Nat Genet ; 46(4): 380-4, 2014 Apr.
Artigo em Inglês | MEDLINE | ID: mdl-24531329


Despite the high heritability of autism spectrum disorders (ASD), characterized by persistent deficits in social communication and interaction and restricted, repetitive patterns of behavior, interests or activities, a genetic diagnosis can be established in only a minority of patients. Known genetic causes include chromosomal aberrations, such as the duplication of the 15q11-13 region, and monogenic causes, as in Rett and fragile-X syndromes. The genetic heterogeneity within ASD is striking, with even the most frequent causes responsible for only 1% of cases at the most. Even with the recent developments in next-generation sequencing, for the large majority of cases no molecular diagnosis can be established. Here, we report ten patients with ASD and other shared clinical characteristics, including intellectual disability and facial dysmorphisms caused by a mutation in ADNP, a transcription factor involved in the SWI/SNF remodeling complex. We estimate this gene to be mutated in at least 0.17% of ASD cases, making it one of the most frequent ASD-associated genes known to date.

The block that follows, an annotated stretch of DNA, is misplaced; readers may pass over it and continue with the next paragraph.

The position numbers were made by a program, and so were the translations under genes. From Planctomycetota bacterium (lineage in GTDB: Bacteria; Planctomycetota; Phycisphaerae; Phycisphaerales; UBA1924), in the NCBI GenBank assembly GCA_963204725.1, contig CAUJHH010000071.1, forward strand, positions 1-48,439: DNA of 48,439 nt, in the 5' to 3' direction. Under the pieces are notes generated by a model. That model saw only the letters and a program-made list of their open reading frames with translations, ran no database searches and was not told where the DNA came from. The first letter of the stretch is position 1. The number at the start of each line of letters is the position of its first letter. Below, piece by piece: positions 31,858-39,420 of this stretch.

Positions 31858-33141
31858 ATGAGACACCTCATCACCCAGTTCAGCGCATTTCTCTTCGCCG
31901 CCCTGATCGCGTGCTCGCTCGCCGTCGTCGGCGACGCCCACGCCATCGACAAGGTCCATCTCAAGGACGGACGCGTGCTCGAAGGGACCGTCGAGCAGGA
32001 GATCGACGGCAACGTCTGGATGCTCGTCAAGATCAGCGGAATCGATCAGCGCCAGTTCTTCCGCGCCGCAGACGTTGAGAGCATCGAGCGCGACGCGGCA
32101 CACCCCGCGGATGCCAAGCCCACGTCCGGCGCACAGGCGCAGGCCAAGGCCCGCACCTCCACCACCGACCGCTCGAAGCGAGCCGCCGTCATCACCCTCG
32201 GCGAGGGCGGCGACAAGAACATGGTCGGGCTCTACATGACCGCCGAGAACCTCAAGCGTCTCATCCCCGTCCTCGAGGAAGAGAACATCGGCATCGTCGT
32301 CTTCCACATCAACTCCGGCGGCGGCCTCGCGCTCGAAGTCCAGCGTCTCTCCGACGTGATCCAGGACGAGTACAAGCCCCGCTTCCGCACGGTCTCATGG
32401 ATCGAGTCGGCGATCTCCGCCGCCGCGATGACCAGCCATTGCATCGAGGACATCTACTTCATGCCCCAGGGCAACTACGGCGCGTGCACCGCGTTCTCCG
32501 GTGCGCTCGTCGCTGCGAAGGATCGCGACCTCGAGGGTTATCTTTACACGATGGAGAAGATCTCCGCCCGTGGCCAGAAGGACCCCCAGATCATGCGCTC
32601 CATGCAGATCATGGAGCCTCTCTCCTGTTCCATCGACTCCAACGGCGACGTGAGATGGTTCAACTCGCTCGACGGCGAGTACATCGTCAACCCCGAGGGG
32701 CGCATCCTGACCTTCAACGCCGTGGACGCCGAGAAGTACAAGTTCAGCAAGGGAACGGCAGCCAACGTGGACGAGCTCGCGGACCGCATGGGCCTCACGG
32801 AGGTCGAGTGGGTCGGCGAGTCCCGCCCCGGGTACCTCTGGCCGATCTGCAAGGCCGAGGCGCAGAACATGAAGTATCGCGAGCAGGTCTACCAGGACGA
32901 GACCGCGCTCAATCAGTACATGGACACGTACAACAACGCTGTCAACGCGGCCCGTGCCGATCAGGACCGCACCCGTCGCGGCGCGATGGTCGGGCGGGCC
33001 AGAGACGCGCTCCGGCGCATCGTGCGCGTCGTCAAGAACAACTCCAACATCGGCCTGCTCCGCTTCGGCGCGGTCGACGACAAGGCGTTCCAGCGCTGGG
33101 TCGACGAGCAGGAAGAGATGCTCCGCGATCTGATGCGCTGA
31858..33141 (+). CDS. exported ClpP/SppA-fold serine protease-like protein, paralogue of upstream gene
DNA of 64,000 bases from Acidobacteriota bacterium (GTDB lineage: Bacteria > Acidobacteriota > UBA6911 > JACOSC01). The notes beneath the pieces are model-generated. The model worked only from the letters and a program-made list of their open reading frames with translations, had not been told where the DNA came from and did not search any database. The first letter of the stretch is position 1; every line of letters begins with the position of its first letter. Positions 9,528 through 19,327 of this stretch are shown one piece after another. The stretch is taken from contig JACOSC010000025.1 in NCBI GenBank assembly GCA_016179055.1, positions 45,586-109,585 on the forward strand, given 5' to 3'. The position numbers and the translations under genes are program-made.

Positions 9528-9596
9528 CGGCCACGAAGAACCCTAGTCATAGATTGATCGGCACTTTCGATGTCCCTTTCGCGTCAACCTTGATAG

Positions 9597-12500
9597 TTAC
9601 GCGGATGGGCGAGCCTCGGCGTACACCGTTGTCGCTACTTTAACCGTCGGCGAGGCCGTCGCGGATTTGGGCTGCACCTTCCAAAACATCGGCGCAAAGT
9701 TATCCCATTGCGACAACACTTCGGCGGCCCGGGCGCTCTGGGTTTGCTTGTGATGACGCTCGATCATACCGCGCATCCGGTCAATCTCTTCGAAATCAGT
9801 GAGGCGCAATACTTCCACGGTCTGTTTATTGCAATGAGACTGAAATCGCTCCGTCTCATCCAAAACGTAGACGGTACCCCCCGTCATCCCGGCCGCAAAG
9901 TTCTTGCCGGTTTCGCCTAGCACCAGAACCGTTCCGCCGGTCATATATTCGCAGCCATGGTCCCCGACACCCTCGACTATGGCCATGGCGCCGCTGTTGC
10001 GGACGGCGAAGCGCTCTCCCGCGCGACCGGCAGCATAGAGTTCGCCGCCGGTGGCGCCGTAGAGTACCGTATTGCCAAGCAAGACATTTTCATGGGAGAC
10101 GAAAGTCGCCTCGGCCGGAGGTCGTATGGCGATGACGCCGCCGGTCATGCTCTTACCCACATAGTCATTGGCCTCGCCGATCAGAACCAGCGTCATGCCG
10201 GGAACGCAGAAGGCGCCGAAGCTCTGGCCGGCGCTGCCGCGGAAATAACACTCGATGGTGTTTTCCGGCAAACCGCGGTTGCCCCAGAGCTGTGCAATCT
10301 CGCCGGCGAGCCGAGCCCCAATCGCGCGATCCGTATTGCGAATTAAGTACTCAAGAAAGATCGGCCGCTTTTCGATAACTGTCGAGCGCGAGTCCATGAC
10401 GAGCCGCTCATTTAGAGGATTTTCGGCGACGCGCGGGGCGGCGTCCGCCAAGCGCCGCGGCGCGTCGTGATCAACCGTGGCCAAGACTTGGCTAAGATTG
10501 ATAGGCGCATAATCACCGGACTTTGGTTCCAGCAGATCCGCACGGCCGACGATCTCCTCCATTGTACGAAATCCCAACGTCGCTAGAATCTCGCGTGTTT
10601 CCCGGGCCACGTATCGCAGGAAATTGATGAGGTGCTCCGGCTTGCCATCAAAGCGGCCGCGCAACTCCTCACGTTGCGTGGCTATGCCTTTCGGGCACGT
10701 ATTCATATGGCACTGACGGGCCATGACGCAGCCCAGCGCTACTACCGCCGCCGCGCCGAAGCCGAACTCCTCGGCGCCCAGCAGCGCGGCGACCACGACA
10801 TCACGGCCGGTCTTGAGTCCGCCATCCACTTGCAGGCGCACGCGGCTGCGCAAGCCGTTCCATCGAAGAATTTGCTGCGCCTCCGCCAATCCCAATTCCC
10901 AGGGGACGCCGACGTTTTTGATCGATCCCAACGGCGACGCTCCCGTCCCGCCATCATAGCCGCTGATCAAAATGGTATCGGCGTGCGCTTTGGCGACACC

Anormalidades Múltiplas/genética , Transtornos Globais do Desenvolvimento Infantil/genética , Proteínas Cromossômicas não Histona/genética , Proteínas de Homeodomínio/genética , Proteínas do Tecido Nervoso/genética , Fatores de Transcrição/genética , Sequência de Bases , Códon sem Sentido/genética , Exoma/genética , Mutação da Fase de Leitura/genética , Componentes do Gene , Humanos , Dados de Sequência Molecular , Reação em Cadeia da Polimerase em Tempo Real , Análise de Sequência de DNA
Mol Genet Metab ; 109(3): 289-95, 2013 Jul.
Artigo em Inglês | MEDLINE | ID: mdl-23680354